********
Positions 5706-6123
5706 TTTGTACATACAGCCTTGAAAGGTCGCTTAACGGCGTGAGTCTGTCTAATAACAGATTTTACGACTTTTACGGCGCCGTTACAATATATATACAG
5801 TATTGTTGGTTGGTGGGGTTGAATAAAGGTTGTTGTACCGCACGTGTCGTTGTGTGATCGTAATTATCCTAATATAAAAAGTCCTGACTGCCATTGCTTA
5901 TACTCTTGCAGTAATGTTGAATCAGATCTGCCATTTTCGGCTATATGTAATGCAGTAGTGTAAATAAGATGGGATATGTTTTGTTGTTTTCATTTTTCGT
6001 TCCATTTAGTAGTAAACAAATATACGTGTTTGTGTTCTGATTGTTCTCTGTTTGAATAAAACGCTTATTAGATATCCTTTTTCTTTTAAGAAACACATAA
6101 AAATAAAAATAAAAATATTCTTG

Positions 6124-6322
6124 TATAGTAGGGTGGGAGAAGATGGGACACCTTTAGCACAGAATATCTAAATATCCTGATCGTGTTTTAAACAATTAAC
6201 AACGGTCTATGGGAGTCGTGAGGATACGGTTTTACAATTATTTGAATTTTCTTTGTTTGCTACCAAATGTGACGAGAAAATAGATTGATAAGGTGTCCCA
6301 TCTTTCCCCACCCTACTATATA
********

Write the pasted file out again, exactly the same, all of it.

Positions 5706-6123
5706 TTTGTACATACAGCCTTGAAAGGTCGCTTAACGGCGTGAGTCTGTCTAATAACAGATTTTACGACTTTTACGGCGCCGTTACAATATATATACAG
5801 TATTGTTGGTTGGTGGGGTTGAATAAAGGTTGTTGTACCGCACGTGTCGTTGTGTGATCGTAATTATCCTAATATAAAAAGTCCTGACTGCCATTGCTTA
5901 TACTCTTGCAGTAATGTTGAATCAGATCTGCCATTTTCGGCTATATGTAATGCAGTAGTGTAAATAAGATGGGATATGTTTTGTTGTTTTCATTTTTCGT
6001 TCCATTTAGTAGTAAACAAATATACGTGTTTGTGTTCTGATTGTTCTCTGTTTGAATAAAACGCTTATTAGATATCCTTTTTCTTTTAAGAAACACATAA
6101 AAATAAAAATAAAAATATTCTTG

Positions 6124-6322
6124 TATAGTAGGGTGGGAGAAGATGGGACACCTTTAGCACAGAATATCTAAATATCCTGATCGTGTTTTAAACAATTAAC
6201 AACGGTCTATGGGAGTCGTGAGGATACGGTTTTACAATTATTTGAATTTTCTTTGTTTGCTACCAAATGTGACGAGAAAATAGATTGATAAGGTGTCCCA
6301 TCTTTCCCCACCCTACTATATA